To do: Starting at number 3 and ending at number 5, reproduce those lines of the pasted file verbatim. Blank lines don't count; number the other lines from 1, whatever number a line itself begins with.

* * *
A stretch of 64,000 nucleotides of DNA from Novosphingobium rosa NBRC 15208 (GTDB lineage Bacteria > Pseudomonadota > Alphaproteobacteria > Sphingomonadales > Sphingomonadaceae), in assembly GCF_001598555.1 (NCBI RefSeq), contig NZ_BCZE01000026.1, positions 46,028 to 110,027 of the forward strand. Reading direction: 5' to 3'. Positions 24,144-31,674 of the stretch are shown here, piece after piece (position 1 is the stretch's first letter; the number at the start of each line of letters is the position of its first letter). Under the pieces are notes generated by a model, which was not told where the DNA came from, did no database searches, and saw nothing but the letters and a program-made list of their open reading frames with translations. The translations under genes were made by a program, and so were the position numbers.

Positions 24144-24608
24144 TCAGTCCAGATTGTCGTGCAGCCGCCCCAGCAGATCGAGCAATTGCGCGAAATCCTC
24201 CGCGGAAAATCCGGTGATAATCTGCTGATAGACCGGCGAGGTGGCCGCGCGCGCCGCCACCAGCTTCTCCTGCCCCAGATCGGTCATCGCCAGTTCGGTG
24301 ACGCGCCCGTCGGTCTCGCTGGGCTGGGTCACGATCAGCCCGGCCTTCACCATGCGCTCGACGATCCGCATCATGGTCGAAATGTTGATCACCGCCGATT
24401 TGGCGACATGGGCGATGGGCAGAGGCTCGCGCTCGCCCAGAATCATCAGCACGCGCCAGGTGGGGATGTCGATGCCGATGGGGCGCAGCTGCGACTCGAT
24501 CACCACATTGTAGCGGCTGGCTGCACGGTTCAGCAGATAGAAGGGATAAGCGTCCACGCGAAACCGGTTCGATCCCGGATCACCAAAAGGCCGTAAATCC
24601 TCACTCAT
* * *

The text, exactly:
24144 TCAGTCCAGATTGTCGTGCAGCCGCCCCAGCAGATCGAGCAATTGCGCGAAATCCTC
24201 CGCGGAAAATCCGGTGATAATCTGCTGATAGACCGGCGAGGTGGCCGCGCGCGCCGCCACCAGCTTCTCCTGCCCCAGATCGGTCATCGCCAGTTCGGTG
24301 ACGCGCCCGTCGGTCTCGCTGGGCTGGGTCACGATCAGCCCGGCCTTCACCATGCGCTCGACGATCCGCATCATGGTCGAAATGTTGATCACCGCCGATT